A significant data breach at the newly-named company has resulted in farmers receiving sensitive information.
Tirlán has announced that a substantial data breach has resulted in an investigation by the office of the Data Protection Commissioner. In a statement, the company, which celebrated its rebranding from Glanbia to Tirlán in late August, acknowledged that private data relating to milk statements for the month of August had accidentally been issued to the wrong recipients, resulting in farmers having their data shared with other farmers. According to the statement, a “significant amount” of data contained within the milk statements was issued in error. This data is believed to be enough to reveal a detailed overview of private farm businesses.
In accordance with data protection regulations, Tirlán immediately contacted the DPC to initiate an investigation into the matter, and have let it be known that they will comply fully with any requests the office may have. It is hoped by those at the company that, should only minimal short-term distress be caused, larger damages cases can be minimised and avoided outright.
The means by which Tirlán issues milk statements is handled by a third-party company, and as such, Tirlán has also announced an investigation with this company into how such a course of events took hold.
According to Tirlán, a track and retrieval process has been instigated, which will allow the company to prioritise the manner in which sensitive information is recovered. Farmers who have received sensitive information not pertaining to their own dealings with the company have been issued a prepaid envelope, in which they have been requested to return any sensitive documents as soon as possible. Any farmer who engages in sharing information that has been accidentally passed on to them will also be breaching data protection laws.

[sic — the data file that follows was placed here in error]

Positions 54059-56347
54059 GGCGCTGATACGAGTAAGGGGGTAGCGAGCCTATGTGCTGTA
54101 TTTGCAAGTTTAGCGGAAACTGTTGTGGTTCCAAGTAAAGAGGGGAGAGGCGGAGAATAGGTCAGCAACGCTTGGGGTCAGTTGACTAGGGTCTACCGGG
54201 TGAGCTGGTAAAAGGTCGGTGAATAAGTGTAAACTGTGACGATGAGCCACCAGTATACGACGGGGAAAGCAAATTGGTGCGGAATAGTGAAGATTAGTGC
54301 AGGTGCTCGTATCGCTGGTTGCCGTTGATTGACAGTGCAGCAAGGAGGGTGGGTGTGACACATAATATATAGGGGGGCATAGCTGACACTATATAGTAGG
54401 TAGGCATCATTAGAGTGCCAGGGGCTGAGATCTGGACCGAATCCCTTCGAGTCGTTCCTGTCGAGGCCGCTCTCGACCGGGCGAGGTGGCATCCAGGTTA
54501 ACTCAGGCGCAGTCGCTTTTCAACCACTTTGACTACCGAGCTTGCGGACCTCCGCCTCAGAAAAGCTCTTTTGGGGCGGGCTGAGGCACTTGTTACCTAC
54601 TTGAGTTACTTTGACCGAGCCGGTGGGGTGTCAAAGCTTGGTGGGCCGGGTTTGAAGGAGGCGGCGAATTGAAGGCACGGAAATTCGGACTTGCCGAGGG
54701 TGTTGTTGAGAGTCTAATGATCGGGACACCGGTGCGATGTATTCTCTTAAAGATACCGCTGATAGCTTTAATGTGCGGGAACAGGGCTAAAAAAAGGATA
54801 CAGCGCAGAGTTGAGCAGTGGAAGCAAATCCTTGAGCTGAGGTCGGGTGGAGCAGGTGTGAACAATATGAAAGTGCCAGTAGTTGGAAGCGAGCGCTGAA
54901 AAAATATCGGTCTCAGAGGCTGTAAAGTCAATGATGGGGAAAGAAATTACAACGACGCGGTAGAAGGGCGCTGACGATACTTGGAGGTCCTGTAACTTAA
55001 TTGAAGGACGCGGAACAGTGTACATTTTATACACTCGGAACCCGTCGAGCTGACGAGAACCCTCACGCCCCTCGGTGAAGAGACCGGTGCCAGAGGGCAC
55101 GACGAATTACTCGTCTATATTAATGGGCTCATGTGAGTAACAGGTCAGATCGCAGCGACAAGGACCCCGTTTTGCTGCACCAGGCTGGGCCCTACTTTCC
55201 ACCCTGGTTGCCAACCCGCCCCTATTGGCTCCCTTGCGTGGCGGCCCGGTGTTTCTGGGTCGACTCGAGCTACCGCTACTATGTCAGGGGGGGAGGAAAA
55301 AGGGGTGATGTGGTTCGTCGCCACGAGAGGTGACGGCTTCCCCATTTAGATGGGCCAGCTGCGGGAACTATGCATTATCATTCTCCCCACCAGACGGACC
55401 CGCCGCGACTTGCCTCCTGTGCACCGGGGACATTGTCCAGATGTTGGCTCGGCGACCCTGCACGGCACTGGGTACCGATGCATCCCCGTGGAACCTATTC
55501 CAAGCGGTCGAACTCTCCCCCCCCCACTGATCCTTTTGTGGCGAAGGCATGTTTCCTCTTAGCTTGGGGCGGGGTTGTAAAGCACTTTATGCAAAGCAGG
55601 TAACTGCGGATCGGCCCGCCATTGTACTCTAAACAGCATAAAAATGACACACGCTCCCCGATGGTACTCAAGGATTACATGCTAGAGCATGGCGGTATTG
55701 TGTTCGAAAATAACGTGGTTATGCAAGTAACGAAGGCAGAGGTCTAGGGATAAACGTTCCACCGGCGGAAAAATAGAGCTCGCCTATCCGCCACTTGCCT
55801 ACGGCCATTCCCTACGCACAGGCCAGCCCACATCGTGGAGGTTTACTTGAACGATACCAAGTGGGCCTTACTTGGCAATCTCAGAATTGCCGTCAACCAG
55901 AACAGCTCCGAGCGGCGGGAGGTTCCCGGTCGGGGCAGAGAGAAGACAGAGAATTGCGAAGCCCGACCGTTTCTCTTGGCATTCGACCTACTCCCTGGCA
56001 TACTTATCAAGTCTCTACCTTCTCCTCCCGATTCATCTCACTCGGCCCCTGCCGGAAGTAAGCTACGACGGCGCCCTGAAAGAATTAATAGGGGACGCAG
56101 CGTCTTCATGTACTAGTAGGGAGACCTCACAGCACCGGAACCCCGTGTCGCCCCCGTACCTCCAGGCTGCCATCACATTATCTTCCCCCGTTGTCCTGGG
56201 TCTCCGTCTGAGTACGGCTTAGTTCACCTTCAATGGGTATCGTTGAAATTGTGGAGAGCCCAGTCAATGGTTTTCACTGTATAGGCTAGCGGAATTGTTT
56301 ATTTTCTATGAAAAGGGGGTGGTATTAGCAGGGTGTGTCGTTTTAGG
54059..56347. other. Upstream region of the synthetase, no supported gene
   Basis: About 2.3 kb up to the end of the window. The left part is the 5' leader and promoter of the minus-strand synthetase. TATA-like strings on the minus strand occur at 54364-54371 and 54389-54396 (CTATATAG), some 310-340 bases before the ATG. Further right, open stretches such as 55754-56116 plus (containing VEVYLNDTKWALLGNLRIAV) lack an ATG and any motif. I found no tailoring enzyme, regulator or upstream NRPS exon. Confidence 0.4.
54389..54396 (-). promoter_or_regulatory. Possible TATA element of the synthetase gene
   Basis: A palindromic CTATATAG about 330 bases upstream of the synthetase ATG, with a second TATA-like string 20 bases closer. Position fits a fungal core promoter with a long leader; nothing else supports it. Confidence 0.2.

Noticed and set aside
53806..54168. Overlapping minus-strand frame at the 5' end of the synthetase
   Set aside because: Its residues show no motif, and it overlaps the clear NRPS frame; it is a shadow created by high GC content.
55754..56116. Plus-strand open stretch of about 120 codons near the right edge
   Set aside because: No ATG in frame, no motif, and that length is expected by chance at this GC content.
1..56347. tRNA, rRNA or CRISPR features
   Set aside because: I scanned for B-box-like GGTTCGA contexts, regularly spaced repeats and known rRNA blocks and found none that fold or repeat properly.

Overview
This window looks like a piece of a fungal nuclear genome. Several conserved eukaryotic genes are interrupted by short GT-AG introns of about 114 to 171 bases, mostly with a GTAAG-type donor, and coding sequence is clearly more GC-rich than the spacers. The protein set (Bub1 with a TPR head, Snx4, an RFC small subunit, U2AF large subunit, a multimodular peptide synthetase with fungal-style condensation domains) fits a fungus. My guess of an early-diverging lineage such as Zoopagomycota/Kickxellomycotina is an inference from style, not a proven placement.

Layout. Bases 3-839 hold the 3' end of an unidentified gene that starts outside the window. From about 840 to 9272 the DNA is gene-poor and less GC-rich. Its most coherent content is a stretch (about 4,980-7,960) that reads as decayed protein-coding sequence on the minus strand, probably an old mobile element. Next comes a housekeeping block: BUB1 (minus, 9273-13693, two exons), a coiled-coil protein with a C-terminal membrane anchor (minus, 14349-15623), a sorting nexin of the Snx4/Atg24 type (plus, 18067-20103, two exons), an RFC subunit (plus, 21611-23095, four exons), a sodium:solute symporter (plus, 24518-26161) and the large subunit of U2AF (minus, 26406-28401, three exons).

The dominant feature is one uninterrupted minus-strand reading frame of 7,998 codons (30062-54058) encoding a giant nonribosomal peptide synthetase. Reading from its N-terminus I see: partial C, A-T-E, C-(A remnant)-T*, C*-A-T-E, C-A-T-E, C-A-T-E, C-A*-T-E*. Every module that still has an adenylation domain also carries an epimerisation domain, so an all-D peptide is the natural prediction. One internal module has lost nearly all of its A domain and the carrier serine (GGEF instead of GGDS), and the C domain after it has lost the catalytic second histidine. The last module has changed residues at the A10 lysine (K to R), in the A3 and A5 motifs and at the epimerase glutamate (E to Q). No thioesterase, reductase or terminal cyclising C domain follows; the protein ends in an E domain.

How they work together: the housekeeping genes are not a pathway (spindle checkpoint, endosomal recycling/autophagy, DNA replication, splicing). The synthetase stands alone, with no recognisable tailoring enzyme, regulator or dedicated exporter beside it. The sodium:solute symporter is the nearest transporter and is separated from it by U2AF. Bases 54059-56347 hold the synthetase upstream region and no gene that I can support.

Tirlán wished to make it known that although the issuing of physical milk statements had been severely compromised, farmers would be able to access accurate and correct information on their milk statements via the online portal made available to them. As such, farmers have been advised to make use of this facility.
The mistake comes little over a month since Tirlán announced its new name, having previously been known as Glanbia. This name change was prompted by a vote by members of the Glanbia co-op to acquire the remaining shares in the Irish agricultural produce sector, previously held by Glanbia PLC.
In conversation with the University Observer last month, Tirlán CEO Jim Bergin assessed the challenges ahead for the business in adjusting to its new name, asserting that these challenges are viewed more so as opportunities within the company. The recent data breach at the company has not made this an ideal start, and a resolution to the issues causing the breach will be intensely researched.